“In a room full of F-22 pilots, the vast majority will be coughing a lot of the time,” said Major Gordon. “Other things like laying down for bed at night after flying and getting just the spinning room feeling, dizziness, tumbling, vertigo kind of stuff.” According to Gordon: “The onset of this is insidious. Some pilots will go the entire mission, land, and not know anything went wrong. There was a publicly announced incident of a jet in Alaska hitting a tree and the pilot was not aware that he ran into a tree.” Throughout the jet’s development, F-22 pilots have been in seven serious crashes, resulting in two fatalities. Air Force sources said that an OBOGS malfunction was suspected in the November crash outside Joint Base Elmendorf-Richardson, Alaska, that claimed the life of Capt. Jeff Haney of the 525th Fighter Squadron. Despite the known OBOGS incidents, the Air Force will not officially link the November crash to the oxygen generator malfunctions.
FOCUS ON THE O2 SYSTEMS
According to Wilson: “We’ve got two theories with the jet right now. On the one hand, we’re not getting the quality or the quantity of oxygen that we need. On the other hand, they’re thinking contaminants. Somehow we’re not getting what we need, or we’re getting poisoned.” “The Air Force’s investigation is led by a group of doctors, physiologists, analysts and engineers,” said Maj. Gen. Charles Lyon, the director of operations for ACC. “Investigators are looking at everything from flight gear to physical fitness scores of those affected.” So far, the investigation has failed to find a root cause, but has determined that pilots are either failing to get enough oxygen or are inhaling some type of contaminant; something the pilots have been telling them.
The U.S. Government Accountability Office estimates each F-22 costs taxpayers $412- million. The F-22 Raptor is a fifth-generation stealth fighter. It carries air-to-air missiles in internal bays to avoid disrupting its stealth capability. Its speed is estimated to exceed Mach 2.
Then, on May 7, that changed. In an Air Force Times article that hit the newsstands that day, the ground crew maintainers grew sick after breathing in ambient air during ground engine runs. If the ground crew incidents continue, the problem’s source may be elsewhere. The F-22 maintainers who reported signs of oxygen deprivation were working inside the cockpit while the plane was on the ground.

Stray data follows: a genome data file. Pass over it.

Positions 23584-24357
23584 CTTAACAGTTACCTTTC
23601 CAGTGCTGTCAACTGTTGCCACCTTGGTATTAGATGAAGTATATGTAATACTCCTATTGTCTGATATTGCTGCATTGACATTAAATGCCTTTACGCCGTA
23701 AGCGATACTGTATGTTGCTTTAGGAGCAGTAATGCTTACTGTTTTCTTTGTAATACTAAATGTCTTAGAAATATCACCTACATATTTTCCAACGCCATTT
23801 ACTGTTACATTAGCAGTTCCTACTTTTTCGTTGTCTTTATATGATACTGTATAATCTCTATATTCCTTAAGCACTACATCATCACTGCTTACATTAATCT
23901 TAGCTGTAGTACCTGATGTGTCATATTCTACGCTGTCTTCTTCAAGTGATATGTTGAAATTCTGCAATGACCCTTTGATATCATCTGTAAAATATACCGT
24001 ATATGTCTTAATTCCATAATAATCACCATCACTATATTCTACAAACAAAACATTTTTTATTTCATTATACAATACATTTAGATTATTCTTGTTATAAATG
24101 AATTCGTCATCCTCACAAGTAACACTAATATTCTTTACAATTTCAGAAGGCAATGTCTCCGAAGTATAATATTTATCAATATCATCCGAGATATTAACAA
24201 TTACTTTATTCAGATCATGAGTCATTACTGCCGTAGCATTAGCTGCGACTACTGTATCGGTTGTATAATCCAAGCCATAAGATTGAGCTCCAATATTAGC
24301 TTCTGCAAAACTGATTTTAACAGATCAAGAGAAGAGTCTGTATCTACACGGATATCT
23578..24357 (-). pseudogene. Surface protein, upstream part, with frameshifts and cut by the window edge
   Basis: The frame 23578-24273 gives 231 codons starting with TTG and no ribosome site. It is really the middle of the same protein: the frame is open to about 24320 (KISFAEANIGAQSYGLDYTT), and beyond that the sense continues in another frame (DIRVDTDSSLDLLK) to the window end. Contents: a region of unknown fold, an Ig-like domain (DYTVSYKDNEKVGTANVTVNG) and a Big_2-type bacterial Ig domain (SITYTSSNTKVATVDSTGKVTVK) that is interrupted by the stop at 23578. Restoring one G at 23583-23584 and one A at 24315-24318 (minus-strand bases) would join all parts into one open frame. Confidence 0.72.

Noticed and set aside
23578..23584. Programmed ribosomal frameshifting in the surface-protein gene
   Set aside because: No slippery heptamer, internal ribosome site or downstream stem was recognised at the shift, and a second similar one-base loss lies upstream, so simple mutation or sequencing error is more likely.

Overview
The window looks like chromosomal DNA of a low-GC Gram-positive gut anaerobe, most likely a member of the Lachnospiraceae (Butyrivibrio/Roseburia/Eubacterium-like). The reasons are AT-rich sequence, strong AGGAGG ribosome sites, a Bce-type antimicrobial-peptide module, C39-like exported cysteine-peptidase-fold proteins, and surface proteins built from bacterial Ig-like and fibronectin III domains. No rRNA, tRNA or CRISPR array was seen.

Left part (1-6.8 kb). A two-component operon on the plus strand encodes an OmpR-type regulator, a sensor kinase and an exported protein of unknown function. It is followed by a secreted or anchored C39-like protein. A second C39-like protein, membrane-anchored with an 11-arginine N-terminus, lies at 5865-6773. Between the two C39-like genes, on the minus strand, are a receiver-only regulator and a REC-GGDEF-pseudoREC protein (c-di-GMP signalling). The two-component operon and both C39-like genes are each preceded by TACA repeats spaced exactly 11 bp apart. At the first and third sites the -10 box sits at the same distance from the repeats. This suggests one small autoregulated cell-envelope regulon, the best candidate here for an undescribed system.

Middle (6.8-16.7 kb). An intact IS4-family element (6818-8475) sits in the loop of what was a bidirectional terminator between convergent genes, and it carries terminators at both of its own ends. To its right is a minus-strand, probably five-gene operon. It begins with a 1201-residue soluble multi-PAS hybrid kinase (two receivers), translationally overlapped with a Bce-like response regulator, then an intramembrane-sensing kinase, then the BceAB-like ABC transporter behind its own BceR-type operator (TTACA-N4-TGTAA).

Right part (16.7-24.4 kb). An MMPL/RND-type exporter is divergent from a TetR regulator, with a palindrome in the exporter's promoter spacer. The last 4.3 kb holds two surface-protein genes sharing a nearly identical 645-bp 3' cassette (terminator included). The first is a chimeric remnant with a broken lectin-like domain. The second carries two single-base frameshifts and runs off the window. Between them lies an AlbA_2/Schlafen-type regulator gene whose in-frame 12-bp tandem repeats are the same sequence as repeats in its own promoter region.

IT USED TO BE THE CHAPLIN
If a military person had a major concern, in the past he usually went to the Chaplin, but even then he had to watch what he said. “Air Force Secretary, Michael Donley, and Chief of Staff, General Norton Schwartz, issued a directive to ensure there was no retaliation against the two whistle-blowers,” Lieutenant General Janet Wolfenbarger told the Congressional subcommittee hearing. Yet, as of this writing, Maj. Jeremy Gordon’s Air Force doctor put him on “do not fly” status for medical reasons.
In Wilson’s case, he has been reprimanded for not flying, his salary cut, and he was to be summoned to another hearing. Congressman Kinzinger said: “Congress granted protection to whistle-blowers in general and specifically military to say: ‘If you have a concern, you know – not something obviously little, but something pretty big and serious – you have a right to talk to your congressman because just ‘cause you join the military doesn’t mean you give up your right to citizenship.’”
Located in the ventral bays, the F-22 is armed with six AIM- 120C advanced medium-range air-to-air missiles (AMRAAM). The tails and wings of the missiles have been reduced to enable the missile to fit better into internal bays. There are no performance compromises with the reduction.
The Air Force has not revealed how many of its 200 F-22 pilots have declined to fly the jet. Since the segment aired on “60 Minutes,” other pilots have contacted Sen. Mark Warner, of Virginia, which is home to one of the seven Air Force bases where F-22s are based. “After meeting with these pilots, and having conversations with many other knowledgeable individuals, we would recommend an immediate, confidential and anonymous safety survey of all active duty and reservist F-22 crews, pilots and flight surgeons to definitively document the scope and frequency of these hypoxia-like incidents,” said Warner.
Warner and Kinzinger wrote to USAF Secretary, Michael B. Donley: “It is our view that such a survey could be initiated within 10 days, and our offices would expect to receive timely updates both on the survey methodology and the results shortly thereafter.”
“High-speed manoeuvres at high altitudes may be the reason some pilots are experiencing oxygen deprivation while flying the F-22,” said an Air Force general, although she insisted 17 new safety measures had made the jets safe to fly. General Wolfenbarger told a Senate Armed Services subcommittee that recent data was helping the Air Force narrow down its hunt for the root cause of the issue. “We are starting to believe that we are coming to closure on that root cause,” she said. “We’re realising that we operate this aircraft differently than we operate any of our other fighter aircraft. We fly at a higher altitude; we execute manoeuvres that are high-G at that high altitude. And we’re on that oxygen system at those high altitudes for periods of time.”
Since equipment such as the OBOGS is fairly standardised across multiple aircraft types, this writer has to wonder if it may be as “simple” as a defective line of code in one of the onboard computers that controls the oxygen system. The only problem here is that it is not so simple to fix. There are literally tens of thousands of lines of computer code that need to be checked and cross-checked to find the problem.